Let me entertain you

It was a 4th birthday party double-header for us this weekend. Yesterday’s party was at the soft play place that we had the girls’ party at (and a million others before and since). Todays’ was a church hall with an entertainer affair.

It takes a certain type of person to be a children’s entertainer. They broadly fall into two categories:

  1. Young, male, tall, skinny, probably doing children’s parties as part of a large organisation to  support themselves through drama school and to earn a bit of beer money at weekends.
  2. Older, male, rotund, trained at RADA, lots of stage work on the CV, along with bit parts in TV dramas and some adverts.

The younger entertainers are, without fail, enthusiastic and clearly enjoy their role, even if it isn’t quite what they might have had planned. Some even stay in the profession, setting themselves up as independent children’s entertainers.

Eventually, there is a tipping point at which the young, snake-hipped entertainer becomes a grumpy old ham. Today’s entertainer definitely fell into the latter category. I’m not going to name names here. I adore the child and family that hired the entertainer. I’m just going to list a few highlights from the afternoon.

We were in a small-ish church hall. The entertainer insisted on having a microphone throughout his performance despite his voice being more than loud, which made said microphone redundant. This meant that the parents on the periphery that wanted to chat had to wait for the quieter moments in the act (there weren’t many) to have a conversation. There was also an awful lot of feedback, which made him quite unpleasant to listen to.

Entertainers generally make an effort to learn at least some of the children’s names (some, impressively, learn all) and he did (to start with at least) but he gave children nicknames based on their actual name. For example (this is fictional but you’ll get the idea), Milly became Milly-Willy. Generally best not to mention willies at children’s parties.

He did a lot of falling over and not much else. 4 year olds find pratfalls hilarious, but they lose interest after the seventy-third ‘pretend fall towards the audience, rescued at the last possible second’ moment. The magic tricks he did were rubbish.  Not ‘looks a bit shit but is actually pretty clever’, actual ‘that’s really shit and no-one, not even the six month old gurgling in the corner was impressed by that’. He made jokes but most of them sailed over the children’s heads and made the adults groan…and not in a good way.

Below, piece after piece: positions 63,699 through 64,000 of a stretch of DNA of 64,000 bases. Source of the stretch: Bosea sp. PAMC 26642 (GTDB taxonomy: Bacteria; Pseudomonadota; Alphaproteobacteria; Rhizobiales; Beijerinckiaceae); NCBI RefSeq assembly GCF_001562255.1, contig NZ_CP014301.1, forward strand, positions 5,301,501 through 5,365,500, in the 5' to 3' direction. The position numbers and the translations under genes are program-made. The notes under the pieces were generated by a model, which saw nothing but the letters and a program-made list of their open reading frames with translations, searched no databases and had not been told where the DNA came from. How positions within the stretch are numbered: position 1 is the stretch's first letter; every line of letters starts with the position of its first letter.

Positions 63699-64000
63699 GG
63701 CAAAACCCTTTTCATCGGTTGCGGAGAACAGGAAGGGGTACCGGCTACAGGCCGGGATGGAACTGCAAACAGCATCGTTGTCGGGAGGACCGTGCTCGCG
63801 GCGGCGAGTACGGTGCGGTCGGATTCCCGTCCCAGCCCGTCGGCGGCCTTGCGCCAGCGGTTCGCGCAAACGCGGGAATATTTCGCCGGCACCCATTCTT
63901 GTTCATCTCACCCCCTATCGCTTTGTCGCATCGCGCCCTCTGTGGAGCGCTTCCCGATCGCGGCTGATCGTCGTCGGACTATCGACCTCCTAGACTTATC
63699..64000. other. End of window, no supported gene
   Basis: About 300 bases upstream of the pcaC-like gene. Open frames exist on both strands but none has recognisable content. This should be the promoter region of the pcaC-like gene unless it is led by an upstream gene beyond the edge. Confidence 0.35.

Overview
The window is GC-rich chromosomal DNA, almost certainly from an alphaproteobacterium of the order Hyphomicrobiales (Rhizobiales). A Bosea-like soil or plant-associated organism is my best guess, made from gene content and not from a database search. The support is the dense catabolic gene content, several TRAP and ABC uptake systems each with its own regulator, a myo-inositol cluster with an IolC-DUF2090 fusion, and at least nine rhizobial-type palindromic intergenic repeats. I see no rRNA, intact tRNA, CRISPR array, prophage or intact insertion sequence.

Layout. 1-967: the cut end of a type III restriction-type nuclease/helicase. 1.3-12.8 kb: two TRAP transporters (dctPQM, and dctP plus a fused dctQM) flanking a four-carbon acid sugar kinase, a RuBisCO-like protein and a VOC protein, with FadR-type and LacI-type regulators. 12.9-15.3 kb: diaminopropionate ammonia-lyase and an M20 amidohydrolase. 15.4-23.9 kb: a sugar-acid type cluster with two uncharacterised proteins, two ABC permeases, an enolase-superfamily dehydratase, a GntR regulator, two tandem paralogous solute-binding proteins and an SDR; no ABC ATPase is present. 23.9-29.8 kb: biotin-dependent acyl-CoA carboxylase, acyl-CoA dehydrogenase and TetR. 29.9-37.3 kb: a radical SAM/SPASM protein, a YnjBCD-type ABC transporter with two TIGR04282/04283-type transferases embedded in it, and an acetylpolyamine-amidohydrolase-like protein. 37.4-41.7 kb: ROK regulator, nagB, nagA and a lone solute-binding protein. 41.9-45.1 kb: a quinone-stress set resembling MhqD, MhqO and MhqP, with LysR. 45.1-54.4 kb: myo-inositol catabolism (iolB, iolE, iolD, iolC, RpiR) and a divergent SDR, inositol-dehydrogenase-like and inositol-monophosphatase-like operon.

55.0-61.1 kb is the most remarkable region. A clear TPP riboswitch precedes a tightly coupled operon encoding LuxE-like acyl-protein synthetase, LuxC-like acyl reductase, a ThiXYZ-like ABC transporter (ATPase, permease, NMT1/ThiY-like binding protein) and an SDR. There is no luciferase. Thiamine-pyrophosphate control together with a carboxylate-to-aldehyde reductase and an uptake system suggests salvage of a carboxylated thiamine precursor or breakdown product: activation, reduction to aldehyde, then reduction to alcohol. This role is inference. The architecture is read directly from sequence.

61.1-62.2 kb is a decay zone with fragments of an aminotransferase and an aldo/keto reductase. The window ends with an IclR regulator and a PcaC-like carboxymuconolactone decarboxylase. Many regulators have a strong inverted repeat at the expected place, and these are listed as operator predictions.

There were 25 children in attendance and in his infinite wisdom, he decided to initiate a game where the children sat in a circle and he chose the birthday child to be chased around the ring by another child. Predictably, this ended when one of the children slipped over and banged her head. The weather was lovely and there was a nice patch of grass outside – why not play the game out there?

I’m just whingeing now. Towards the end of the party, the entertainer finished his act (just realised that no-one clapped him and everyone is normally appreciative of the entertainer) and started handing out flyers to the parents. This is a fairly normal event and the flyer is usually an advert for the entertainer with the contact details and testimonies, should we wish to book them for our own children’s parties.

I’ll give you a few edited highlights from this entertainer’s flyer:

“At present X is appearing in [soap] as a door-to-door salesman….recent work on TELEVISION (caps his not mine) for [hospital based drama series]…..guest starred in [various 80s children’s TV programmes]….toured with the RSC….played character in pantomime….trained at [proper drama schools and theatre companies]….”

So far, so predictable. Then it gets really surreal: “Numerous adverts for ITV including dodgy Video Market Trader in anti-pirate video for 7 years….X has been an actor for 21 years and has worked with Colin Firth, Daniel “007” (quotation marks his) Craig and Clive Mantle at the BBC.”

I’m amazed he didn’t hand us all a showreel DVD. Of course, Dh and I looked him up when we got home. He’s even got his own YouTube channel. I may know very little about his abilities as a children’s entertainer (except to say that he wasn’t great) but I could compile a pretty detailed Wikipedia page for him, should I wish to. (I don’t).

I think R summed it up best. After the entertainer had gone, she turned to Dh and asked “Where did that woman go?”. Dh ascertained that she was referring to the entertainer and, stifling giggles, explained that it was definitely a man.

She didn’t look convinced.

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